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Old 12-15-2018, 08:56 AM
 
Location: equator
3,462 posts, read 1,540,765 times
Reputation: 8610

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Quote:
Originally Posted by Steve McDonald View Post
There's a couple of guys in our part of town that have big, strong pit bulls. They use them on leashes to tow them on either their bicycles or skateboards. It's amazing how fast and far those dogs can go. They obviously love it, just like sled dogs. And they are very careful to keep themselves from getting tangled and never go on the opposite side of a mailbox post, from the riders.
Holy Cow! That reminds me of those Scandinavians who have horses pull them on skis. J-something. Can't look it up 'cause I can't spell it!

I tried that once with a Russian Wolfhound and a skateboard. It did not end well!

Young and stupid!
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Old 12-15-2018, 09:00 AM
 
Location: equator
3,462 posts, read 1,540,765 times
Reputation: 8610
Quote:
Originally Posted by k7baixo View Post
A few years ago, I got back into cycling after a number of years. Unfortunately, due to a neck injury, I couldnít ride a diamond-framed bike more than 35 miles without severe neck pain. Since I had signed up for Ragbrai, I had to find a solution or forget about it.

I purchased a recumbent.

Ragbrai was fun and the 60 mile average days, pretty easy despite the hills of southern Iowa. During Ragbrai, I got the itch to ďgo furtherĒ and stumbled into the world of brevet rides. Those are timed events where the only thing you race is the clock. You literally have to document via time-stamped receipts or volunteers that you were at the proper place by a certain time or youíre disqualified.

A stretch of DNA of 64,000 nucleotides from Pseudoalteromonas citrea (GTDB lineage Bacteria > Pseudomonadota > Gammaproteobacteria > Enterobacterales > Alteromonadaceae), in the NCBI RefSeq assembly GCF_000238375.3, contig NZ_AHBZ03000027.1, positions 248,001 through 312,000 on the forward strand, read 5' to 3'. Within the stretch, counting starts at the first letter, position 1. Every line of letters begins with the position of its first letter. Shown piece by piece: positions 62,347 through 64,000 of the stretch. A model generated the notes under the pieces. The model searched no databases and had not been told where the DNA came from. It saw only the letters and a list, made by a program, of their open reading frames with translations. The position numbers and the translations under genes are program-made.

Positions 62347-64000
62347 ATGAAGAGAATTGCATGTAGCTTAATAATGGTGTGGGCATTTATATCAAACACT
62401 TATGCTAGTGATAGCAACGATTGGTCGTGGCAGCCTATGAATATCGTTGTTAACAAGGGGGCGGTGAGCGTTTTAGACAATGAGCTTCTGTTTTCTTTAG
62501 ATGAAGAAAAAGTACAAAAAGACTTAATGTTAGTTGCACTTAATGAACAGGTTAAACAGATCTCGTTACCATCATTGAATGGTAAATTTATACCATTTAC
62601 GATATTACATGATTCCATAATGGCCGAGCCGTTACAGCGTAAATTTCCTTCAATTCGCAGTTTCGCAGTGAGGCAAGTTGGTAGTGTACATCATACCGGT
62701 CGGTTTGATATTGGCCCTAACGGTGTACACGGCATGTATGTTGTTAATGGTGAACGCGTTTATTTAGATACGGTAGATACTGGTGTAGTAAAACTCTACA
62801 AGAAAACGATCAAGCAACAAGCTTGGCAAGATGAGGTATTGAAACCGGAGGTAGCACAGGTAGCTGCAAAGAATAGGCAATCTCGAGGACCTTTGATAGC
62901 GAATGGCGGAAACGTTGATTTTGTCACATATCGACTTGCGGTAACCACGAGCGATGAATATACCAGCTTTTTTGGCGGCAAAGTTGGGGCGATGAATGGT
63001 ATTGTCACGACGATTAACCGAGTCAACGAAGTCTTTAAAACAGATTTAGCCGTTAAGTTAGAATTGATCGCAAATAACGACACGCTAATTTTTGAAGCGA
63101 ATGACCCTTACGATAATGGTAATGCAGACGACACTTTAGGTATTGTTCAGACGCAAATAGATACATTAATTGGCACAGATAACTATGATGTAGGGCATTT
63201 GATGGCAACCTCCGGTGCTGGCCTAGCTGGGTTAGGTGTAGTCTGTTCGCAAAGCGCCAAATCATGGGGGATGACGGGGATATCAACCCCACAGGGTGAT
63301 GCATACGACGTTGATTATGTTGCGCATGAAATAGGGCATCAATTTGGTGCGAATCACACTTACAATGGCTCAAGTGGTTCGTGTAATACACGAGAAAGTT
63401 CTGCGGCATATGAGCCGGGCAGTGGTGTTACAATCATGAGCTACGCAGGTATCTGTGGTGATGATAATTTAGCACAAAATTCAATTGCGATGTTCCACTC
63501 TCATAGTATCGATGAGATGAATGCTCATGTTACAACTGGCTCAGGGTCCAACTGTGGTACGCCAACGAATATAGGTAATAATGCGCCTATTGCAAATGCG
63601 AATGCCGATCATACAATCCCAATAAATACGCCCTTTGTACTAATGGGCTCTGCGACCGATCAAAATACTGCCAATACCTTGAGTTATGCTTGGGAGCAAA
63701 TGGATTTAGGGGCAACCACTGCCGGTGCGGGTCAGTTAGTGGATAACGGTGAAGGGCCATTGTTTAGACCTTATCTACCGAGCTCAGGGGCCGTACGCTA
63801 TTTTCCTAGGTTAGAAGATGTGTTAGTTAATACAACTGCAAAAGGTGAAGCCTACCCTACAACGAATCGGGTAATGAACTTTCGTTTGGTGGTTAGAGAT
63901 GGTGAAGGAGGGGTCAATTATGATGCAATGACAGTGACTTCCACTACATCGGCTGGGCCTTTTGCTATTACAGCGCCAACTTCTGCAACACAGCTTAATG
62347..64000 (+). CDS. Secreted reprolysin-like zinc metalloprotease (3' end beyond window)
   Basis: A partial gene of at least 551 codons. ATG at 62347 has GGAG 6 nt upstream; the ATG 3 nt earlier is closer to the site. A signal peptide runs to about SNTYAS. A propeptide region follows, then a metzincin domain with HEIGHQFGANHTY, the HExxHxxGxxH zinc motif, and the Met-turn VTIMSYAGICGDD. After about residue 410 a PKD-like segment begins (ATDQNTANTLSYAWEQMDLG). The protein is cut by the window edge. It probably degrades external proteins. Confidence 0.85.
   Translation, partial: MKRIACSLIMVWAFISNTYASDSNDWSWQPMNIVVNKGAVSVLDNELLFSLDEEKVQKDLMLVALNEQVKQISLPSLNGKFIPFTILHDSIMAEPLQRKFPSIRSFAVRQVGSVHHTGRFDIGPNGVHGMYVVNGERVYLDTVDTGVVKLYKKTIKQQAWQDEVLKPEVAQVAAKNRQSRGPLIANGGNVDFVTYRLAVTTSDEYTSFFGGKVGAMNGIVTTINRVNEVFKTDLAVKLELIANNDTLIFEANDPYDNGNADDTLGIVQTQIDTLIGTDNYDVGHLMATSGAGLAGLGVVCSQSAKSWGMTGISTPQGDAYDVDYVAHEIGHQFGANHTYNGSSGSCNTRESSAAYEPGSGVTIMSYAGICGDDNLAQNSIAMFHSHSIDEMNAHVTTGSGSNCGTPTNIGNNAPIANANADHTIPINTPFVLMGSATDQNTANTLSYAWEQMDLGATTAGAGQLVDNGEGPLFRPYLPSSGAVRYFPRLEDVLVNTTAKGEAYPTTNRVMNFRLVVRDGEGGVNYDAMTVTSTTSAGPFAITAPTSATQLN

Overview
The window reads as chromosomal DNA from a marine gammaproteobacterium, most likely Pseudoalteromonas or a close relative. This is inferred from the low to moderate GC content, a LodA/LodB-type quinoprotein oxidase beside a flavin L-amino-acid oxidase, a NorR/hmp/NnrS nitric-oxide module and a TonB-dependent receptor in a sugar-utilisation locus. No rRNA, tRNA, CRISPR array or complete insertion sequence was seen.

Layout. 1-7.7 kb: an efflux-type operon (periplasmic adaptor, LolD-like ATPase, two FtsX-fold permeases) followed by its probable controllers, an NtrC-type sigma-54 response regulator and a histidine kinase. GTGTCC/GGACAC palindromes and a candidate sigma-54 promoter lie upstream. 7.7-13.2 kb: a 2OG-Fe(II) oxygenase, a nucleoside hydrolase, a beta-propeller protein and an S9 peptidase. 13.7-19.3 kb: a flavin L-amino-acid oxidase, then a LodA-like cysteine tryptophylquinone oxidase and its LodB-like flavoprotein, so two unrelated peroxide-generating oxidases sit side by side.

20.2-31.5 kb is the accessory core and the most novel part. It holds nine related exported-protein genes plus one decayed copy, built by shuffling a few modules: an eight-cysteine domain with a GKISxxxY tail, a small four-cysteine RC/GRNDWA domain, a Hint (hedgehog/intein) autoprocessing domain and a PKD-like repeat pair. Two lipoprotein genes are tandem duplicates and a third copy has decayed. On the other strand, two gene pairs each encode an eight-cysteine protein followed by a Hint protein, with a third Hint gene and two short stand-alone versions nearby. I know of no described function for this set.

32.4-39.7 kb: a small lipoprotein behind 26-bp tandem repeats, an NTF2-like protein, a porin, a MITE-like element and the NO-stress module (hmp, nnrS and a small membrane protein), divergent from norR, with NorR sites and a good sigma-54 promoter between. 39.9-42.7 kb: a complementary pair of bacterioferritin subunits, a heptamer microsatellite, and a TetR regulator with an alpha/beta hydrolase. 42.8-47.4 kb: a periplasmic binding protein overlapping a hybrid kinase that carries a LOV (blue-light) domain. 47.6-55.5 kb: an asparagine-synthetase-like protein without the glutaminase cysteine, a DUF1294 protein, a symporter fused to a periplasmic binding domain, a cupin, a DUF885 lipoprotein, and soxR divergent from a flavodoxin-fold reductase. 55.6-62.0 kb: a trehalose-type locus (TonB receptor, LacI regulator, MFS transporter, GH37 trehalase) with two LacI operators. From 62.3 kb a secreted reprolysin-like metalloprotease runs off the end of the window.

That first full year, I did rides of 200-, 300-, 400- and 600-km. If you finish that series, youíre allowed to attempt a 1200-km. Thatís 750 miles in 90 hours. The clock never stops. For the math-challenged, 90 hours is 3.75 days. A 1200 is typically about 230-250 miles on day one, 215 on day 2, just under 200 on day 3 and 100-150 on the last day.

I finished my first 1200 in 85.5 hours and decided I had to ride another one to prove that the first one wasnít a fluke. The next year, I rode a 1200 in Texas in 88 hours. I was 55 at the time.

Since Iím a bit slow on the hills, these 1200s tend to become exercises in sleep-deprivation so I decided that two 1200ís were good enough for me. The first one was from the Denver area to half way across Kansas...and back. The second, from Waxahachie (spelling?) outside of Dallas to Marble Falls and then towards Houston before heading back north towards Wax.

Iíve ridden Ragbrai again and still do Saturday rides and yes, I still ride a recumbent although now, itís a fairly light, carbonfiber one with 700c wheels. Itís damn fast. On the flats around here, I can keep up with most pace lines and drop them on any slight decline. Itís the aero-advantage and not the rider. Our streets are wide enough that itís reasonably safe. Knock on wood.
VERY IMPRESSIVE! Good for you!
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Old 12-15-2018, 09:13 AM